16 Jun 2021 16:38 IST

Stop colouring resumes pink and blue

The first non-stop Air India flight from San Francisco to Bengaluru, flown by four women pilots, Captain Zoya Aggarwal, Captain Papagari Thanmai, Captain Akansha Sonaware and Captain Shivani Manhas.

Using technology, we can strip the gender-identifying markers from resumes and make them degendered

At the auditions for the Toronto Symphony Orchestra in the late 80s, aspiring musicians had to showcase their talents without being seen. The selection panel could see nothing, just hear the music. And the musicians played behind a screen in a well-carpeted area. While the screen hid any indication of age, sex, appearance, or race, from the panel, the carpeting was to make sure they couldn’t even hazard a guess at gender from the click of high-heeled shoes.

In just a few years, the predominantly white male orchestra boasted a much wider representation of women as well as people from diverse cultural backgrounds — while vastly improving their talent pool. Research shows that even scientists are not immune to gender bias. When gender markers like their first name were removed from applications for research time on the Hubble Space Telescope, women were selected at a higher rate than when the gender was obvious.

Think of the transformation in the workplace if we moved to blind hiring — and the best man or woman for the job was chosen each time.

Leadership has no colour

I started working as a welder for Chrysler when I was 18. There’s something zen-like with welding. When you get it just right, it’s a feeling of fulfilment. In those days there were very few women welders. I’m so glad that this scenario is changing. For example, Kemppi India, a manufacturer of welding equipment, is investing in proving that women can hold their own in this field by hosting the Best Welder competition for women, in association with the Indian Institute of Welding.

Hopefully, with organisations like these and forward thinkers like Tata Motors, Tata Steel, Vedanta, and Mahindra & Mahindra, pushing to double the number of women employed on the shop floor, the next generation will have role models and believe that ‘girls can weld/paint/mine.’ The Indian government is working on removing policy barriers to degenderising the shop floor too — indeed a welcome move.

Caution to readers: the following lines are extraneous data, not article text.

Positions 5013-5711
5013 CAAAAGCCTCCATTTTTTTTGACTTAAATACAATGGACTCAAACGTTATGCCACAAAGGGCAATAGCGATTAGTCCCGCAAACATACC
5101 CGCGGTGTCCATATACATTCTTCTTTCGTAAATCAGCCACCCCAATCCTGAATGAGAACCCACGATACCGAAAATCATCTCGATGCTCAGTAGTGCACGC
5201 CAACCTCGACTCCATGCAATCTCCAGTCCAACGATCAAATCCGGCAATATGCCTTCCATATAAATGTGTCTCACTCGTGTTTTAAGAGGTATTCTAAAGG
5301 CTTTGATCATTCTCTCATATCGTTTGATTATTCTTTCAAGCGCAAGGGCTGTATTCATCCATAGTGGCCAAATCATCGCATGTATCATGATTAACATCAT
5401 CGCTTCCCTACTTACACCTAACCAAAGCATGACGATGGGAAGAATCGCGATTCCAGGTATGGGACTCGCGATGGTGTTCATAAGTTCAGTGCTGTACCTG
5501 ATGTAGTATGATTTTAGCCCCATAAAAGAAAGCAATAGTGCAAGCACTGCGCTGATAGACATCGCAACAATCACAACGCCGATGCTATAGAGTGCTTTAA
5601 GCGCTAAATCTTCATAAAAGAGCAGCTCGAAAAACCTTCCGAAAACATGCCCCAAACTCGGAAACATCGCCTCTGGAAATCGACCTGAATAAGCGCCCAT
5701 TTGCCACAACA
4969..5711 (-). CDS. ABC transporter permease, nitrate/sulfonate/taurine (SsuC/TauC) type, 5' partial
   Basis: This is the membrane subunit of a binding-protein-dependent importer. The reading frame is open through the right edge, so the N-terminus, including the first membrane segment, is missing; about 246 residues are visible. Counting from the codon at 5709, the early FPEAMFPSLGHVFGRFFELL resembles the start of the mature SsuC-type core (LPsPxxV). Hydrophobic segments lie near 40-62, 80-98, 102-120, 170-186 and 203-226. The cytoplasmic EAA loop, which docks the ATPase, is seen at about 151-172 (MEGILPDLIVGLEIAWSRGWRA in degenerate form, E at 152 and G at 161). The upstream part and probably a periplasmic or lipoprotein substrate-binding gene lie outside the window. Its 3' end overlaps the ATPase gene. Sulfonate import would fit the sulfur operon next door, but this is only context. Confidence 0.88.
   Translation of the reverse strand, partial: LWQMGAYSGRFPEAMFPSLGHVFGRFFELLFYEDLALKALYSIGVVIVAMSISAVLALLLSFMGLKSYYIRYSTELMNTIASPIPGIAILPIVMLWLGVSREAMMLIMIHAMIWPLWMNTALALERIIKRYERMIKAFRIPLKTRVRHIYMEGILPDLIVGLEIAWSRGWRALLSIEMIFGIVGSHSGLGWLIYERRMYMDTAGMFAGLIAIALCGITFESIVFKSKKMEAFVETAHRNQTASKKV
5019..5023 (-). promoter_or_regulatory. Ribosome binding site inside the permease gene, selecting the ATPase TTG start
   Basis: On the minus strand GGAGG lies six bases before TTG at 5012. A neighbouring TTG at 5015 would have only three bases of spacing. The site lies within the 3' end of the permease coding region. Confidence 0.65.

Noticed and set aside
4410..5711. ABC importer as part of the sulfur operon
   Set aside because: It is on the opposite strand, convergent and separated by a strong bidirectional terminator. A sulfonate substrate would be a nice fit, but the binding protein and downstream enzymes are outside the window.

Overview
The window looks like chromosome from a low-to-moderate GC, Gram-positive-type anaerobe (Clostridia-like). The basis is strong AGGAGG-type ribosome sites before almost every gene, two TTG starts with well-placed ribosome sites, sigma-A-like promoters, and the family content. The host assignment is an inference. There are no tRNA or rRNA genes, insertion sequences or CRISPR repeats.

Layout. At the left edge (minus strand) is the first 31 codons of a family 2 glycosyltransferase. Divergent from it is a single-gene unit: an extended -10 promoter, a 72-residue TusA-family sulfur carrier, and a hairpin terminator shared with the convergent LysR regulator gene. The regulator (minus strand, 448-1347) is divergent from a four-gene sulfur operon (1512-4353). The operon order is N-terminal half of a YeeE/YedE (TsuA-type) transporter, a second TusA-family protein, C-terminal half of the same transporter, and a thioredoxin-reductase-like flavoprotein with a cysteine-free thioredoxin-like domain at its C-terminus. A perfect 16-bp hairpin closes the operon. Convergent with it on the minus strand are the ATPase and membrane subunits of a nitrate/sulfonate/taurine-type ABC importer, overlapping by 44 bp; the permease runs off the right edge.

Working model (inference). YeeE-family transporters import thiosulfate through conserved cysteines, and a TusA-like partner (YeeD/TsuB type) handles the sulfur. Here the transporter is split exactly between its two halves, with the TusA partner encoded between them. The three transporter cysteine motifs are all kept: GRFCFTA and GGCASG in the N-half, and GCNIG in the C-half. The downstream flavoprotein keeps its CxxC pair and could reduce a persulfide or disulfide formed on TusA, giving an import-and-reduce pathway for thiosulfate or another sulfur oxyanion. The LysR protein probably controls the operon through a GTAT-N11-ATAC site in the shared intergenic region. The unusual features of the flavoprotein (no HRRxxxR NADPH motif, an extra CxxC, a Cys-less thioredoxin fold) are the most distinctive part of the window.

In a tinted world, we have architected leadership traits and behaviours on what we have observed so far in a predominantly male-dominated arena. Why should being tough, strong, and authoritative be considered masculine? Or being compassionate, empathetic or collaborative be proprietary to women? These biases are pervasive and can prevent women from being considered for leadership roles even when they are highly competent.

A leader — regardless of gender — needs to be competent and compassionate. We need to consciously strive to degenderise our appraisal and recruitment system from penalising leaders who do not conform to our pre-conceptions of a boss. Diversity does not mean lowering the bar — it means that the bar should be the same for everyone.

Transforming processes

As leaders and individuals, we need to transform into a degendered way of thinking. But change, particularly mindset change, requires time. Moreover, perceptions coloured by stereotypes need counter-examples. I love it when I read news like MG Hector rolling out cars with an all-women crew. Or Air India’s all-women pilot crew successfully completing India’s longest commercial flight. Ceat Tyre shops owned, managed and run by women is another great initiative. These provide us with the counter-narratives required to move forward, away from our deeply ingrained beliefs. I believe this transformation is a marathon, not a sprint.


MG Motor India rolls out 50,000th Hector with an all-women crew. Source: MG Motor




Using technology we can strip the gender-identifying markers from resumes and make them degendered. This ensures that hiring managers are protected from expressing their biases in the recruitment decision. All genders must have equal opportunity to educate and skill themselves and only that will ensure that the pool is truly talent-based and degenderised.

Forward-thinking organisations at India Inc already use various tools and techniques like third-party software tools (to obfuscate background details in resumes) and psychometric tests (to assess behavioural patterns and soft skills). This is a great start and I would encourage more organisations to explore these tools in their recruitment processes.

Future workplaces

It is a place where there are more ands than ors. I think that characterises inclusivity in a very simple way. So it is a management paradigm that prizes assertiveness and empathy. Authority and inclusiveness. Control and willingness to share power. It is situational and context-sensitive. This workplace also models a more inclusive view of success. Whether it is parity in showcasing internal champions or a more inclusive approach to the naming of the company conference rooms, we need to move away from our implicit and explicit biases.

In the hiring and recruitment industry, the focus should be on attracting and developing the best talent. Creating a pipeline that is gender agnostic is one of the recipes for the success of an organisation. We can already observe a shift towards gender agnosticism through neutral language like workforce, leader, and chairperson. It’s 2021 — let’s keep our hiring forms neutral.




(The writer is MD and CEO, Randstad India.)